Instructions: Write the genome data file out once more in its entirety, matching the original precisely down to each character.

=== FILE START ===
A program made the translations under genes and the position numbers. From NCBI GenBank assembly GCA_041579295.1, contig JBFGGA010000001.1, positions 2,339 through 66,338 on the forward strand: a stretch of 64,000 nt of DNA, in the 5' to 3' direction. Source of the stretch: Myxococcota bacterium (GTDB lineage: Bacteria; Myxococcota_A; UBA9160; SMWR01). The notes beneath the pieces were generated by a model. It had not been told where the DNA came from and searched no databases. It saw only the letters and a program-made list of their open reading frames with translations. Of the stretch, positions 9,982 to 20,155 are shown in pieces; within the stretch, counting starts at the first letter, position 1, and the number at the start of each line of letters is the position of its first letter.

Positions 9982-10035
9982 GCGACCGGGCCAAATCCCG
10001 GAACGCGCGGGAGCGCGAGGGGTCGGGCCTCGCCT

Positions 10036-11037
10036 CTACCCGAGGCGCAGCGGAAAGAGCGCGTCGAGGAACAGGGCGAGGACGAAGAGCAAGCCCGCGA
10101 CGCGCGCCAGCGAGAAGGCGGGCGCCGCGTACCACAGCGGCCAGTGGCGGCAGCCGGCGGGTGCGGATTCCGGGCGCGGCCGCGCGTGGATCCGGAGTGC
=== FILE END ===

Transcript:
A program made the translations under genes and the position numbers. From NCBI GenBank assembly GCA_041579295.1, contig JBFGGA010000001.1, positions 2,339 through 66,338 on the forward strand: a stretch of 64,000 nt of DNA, in the 5' to 3' direction. Source of the stretch: Myxococcota bacterium (GTDB lineage: Bacteria; Myxococcota_A; UBA9160; SMWR01). The notes beneath the pieces were generated by a model. It had not been told where the DNA came from and searched no databases. It saw only the letters and a program-made list of their open reading frames with translations. Of the stretch, positions 9,982 to 20,155 are shown in pieces; within the stretch, counting starts at the first letter, position 1, and the number at the start of each line of letters is the position of its first letter.

Positions 9982-10035
9982 GCGACCGGGCCAAATCCCG
10001 GAACGCGCGGGAGCGCGAGGGGTCGGGCCTCGCCT

Positions 10036-11037
10036 CTACCCGAGGCGCAGCGGAAAGAGCGCGTCGAGGAACAGGGCGAGGACGAAGAGCAAGCCCGCGA
10101 CGCGCGCCAGCGAGAAGGCGGGCGCCGCGTACCACAGCGGCCAGTGGCGGCAGCCGGCGGGTGCGGATTCCGGGCGCGGCCGCGCGTGGATCCGGAGTGC